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This question was underspecified, so I'm going to try again.

Osculating orbital elements are Keplerian elements of a hypothetical orbit around a specified center which would be tangent to a specified body's location and direction of motion.

Below I've used Horizons to generate osculating elements for Mercury around the solar system barycenter and around the Sun. Since gravity from all planets contribute to Mercury's motion both directly and by their effect on the movement of Sun and each other, neither is the correct orbit of Mercury.

Questions:

  1. Is it possible to determine the mass of the body that would be at each center to produce these orbital elements?
  2. Is it possible without using the period included in the output?

Output for Mercury from JPL's Horizons

For 2458849.500000000 = A.D. 2020-Jan-01 00:00:00.0000 TDB 

Keplerian osculating element         barycenter (@0)           Sun (@sun)

Eccentricity                EC:  2.200014479776101E-01    2.056502791763153E-01
Inclination wrt XY-plane    IN:  7.072029216276680E+00    7.003793158072573E+00
Long. of Ascend. Nd, OMEGA  OM:  4.754470515340162E+01    4.830652204584498E+01
Argument of Perifocus, w    W:   2.767991909564741E+01    2.918253289128074E+01
Mean anomaly, M             MA:  1.899912221742112E+02    1.872506756791482E+02
True anomaly, nu            TA:  1.865562987479777E+02    1.848845489756656E+02
Semi-major axis, a (AU)     A:   3.772942492110727E-01    3.870976616195002E-01
Sidereal orbit period (day) PR:  8.448193239598780E+01    8.796891036601312E+01
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  • $\begingroup$ I don't think I fully understand your question. The mass that would result in an orbit with the elements given is just the mass of the Solar system located at the SSB for the first set and the mass of the Sun located at the current position of the Sun for the second set. Think of osculating elements like this: If at this moment, all perturbations disappear and you're only left with a central gravitational attraction, what would the orbit look like. The mass is therefore entirely decided by what central body you use for these osculating elements. $\endgroup$ – Alexander Vandenberghe Jan 16 at 9:38
  • $\begingroup$ @AlexanderVandenberghe I am not sure that that is true. As I understand it, the osculating orbital elements provided by Horizons only provide a location $\mathbf{x}$ and a direction $\mathbf{v}/|v|$ (since the elements are tangent to the real orbit). Are you abel to demonstrate what you've said about masses either numerically or analytically, or is it more of an educated guess. $\endgroup$ – uhoh Jan 16 at 14:19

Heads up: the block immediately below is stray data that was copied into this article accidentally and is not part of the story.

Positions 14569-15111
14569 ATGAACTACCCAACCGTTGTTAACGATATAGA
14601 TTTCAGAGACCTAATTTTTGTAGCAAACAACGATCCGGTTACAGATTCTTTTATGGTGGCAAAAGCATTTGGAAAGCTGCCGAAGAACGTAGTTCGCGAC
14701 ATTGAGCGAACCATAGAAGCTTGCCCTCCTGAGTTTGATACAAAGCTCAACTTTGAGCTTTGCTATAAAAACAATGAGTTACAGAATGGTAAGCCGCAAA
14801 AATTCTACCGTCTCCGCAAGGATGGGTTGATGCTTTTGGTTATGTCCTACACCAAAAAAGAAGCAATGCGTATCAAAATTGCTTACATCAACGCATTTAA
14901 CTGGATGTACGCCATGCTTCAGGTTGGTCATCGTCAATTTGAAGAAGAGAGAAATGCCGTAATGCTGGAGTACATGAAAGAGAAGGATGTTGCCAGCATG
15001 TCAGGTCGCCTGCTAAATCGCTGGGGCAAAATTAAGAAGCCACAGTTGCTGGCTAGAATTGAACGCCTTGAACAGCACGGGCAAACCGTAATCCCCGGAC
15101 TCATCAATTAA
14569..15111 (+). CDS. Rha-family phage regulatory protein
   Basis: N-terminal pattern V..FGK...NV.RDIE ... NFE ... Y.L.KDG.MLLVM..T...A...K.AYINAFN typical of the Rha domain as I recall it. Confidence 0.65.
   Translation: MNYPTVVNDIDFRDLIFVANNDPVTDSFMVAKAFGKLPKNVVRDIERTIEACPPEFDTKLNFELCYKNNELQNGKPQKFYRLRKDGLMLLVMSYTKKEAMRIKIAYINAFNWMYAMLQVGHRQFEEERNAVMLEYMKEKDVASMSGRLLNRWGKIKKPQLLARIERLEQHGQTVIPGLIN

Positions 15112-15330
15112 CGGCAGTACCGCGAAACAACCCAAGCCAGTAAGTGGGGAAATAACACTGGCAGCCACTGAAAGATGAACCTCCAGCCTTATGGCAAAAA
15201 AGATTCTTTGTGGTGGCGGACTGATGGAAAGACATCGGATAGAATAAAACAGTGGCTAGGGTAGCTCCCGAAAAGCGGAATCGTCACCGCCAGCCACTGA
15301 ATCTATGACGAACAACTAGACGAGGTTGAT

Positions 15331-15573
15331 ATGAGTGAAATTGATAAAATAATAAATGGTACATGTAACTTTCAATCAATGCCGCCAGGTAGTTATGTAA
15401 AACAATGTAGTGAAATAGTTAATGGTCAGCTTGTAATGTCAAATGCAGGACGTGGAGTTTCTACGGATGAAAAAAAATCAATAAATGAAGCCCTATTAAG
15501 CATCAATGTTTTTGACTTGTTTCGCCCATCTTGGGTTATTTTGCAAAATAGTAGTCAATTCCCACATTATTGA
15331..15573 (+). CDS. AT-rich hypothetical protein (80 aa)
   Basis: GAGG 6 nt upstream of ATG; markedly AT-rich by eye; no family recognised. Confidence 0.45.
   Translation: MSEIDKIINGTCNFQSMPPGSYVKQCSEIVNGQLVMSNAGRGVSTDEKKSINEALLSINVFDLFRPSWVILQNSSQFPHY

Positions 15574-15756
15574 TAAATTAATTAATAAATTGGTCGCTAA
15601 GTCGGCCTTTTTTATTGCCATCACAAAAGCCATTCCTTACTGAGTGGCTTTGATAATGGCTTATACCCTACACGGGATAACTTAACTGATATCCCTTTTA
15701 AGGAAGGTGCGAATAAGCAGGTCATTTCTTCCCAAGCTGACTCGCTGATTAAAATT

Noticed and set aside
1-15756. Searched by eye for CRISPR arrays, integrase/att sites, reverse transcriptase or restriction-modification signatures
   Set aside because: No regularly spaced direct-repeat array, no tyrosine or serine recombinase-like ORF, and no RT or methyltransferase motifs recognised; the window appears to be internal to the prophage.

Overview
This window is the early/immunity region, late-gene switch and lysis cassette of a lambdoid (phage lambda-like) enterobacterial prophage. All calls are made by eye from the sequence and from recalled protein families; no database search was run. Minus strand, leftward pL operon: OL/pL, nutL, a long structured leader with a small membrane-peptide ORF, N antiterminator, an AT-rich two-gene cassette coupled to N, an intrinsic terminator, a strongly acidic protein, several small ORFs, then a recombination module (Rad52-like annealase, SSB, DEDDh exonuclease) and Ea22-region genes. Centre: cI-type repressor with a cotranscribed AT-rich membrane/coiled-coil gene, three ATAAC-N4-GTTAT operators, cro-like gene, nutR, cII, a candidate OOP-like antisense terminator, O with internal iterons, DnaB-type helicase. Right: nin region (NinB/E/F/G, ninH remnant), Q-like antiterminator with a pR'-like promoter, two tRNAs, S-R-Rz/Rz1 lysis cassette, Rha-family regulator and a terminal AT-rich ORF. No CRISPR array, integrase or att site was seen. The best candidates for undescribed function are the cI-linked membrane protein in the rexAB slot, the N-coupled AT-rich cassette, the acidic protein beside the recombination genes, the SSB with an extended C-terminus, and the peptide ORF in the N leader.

• $\begingroup$ It is the definition of an osculating orbit: "The orbit a satellite would have around the central body without any perturbations" $\endgroup$ – Alexander Vandenberghe Jan 16 at 14:23
  • $\begingroup$ @AlexanderVandenberghe if this is the answer, can you post it as an answer along with a reference for that definition? My understanding is (or at least was) that it only reproduced the position and direction of motion. Thanks! $\endgroup$ – uhoh Jan 16 at 14:24
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    $\begingroup$ @AlexanderVandenberghe Horizons gives me osculating elements for Voyager 1 around Earth and ISS around the Moon, and I'm having a hard time understanding what those orbits are (e.g. eccentricities of 5.1E+07 and 5.7E+03 and negative semi-major axes). Oh! Are those simply the hyperbolic orbits assuming that the central bodies are the actual Earth and Moon with their present locations and masses? $\endgroup$ – uhoh Jan 16 at 14:41
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The answer to this question can be directly extracted from the definition of an osculating orbit.

the osculating orbit of an object in space at a given moment in time is the gravitational Kepler orbit (i.e. an elliptic or other conic one) that it would have around its central body if perturbations were absent.

The previous question that was linked here, How to find instantaneous positions of a central body of specified mass that results in an osculating orbit? , already has an answer explaining that keplerian elements are meaningless unless you know what central body they are referring to.

To calculate the osculating elements, the first thing you therefore need to do is selecting the central body. In the two different sets of element in your question the central bodies selected are thus the SSB and the Sun. Then using the position and mass of these central bodies, you use the position and velocity of the body of interest relative to the central body to solve the IVP for a kepler orbit.

If you check the two sets for the mass of the central body using:

$$M = \frac{4*a^3 *\pi^2}{G*T^2}$$

you get respectively 1.9963e30 kg and 1.9984e30 kg. This corresponds pretty much to Sun and Solar system mass.

As you apparently discovered yourself, you can calculate osculating elements with respect to any arbitrary body, but of course it makes zero sense to express the state of Voyager 1 as a Kepler orbit around Earth. In a mathematical sense any arbitrary state can be expressed as if it were a Kepler orbit around any arbitrary central body but we all know that Voyager is not actually orbiting the Earth in some strange hyperbolic orbit.

When it comes to determining the mass of the central body without the provided period, that is not possible. You need either of both to fully define the system.

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    $\begingroup$ Thank you for your patience and your answer! It's all finally clicked. Now I will go back and check past posts to see if I've said any wrong stuff. I can go xkcd386 on my own writing just as easy as I can other stuff ;-) $\endgroup$ – uhoh Jan 16 at 14:57

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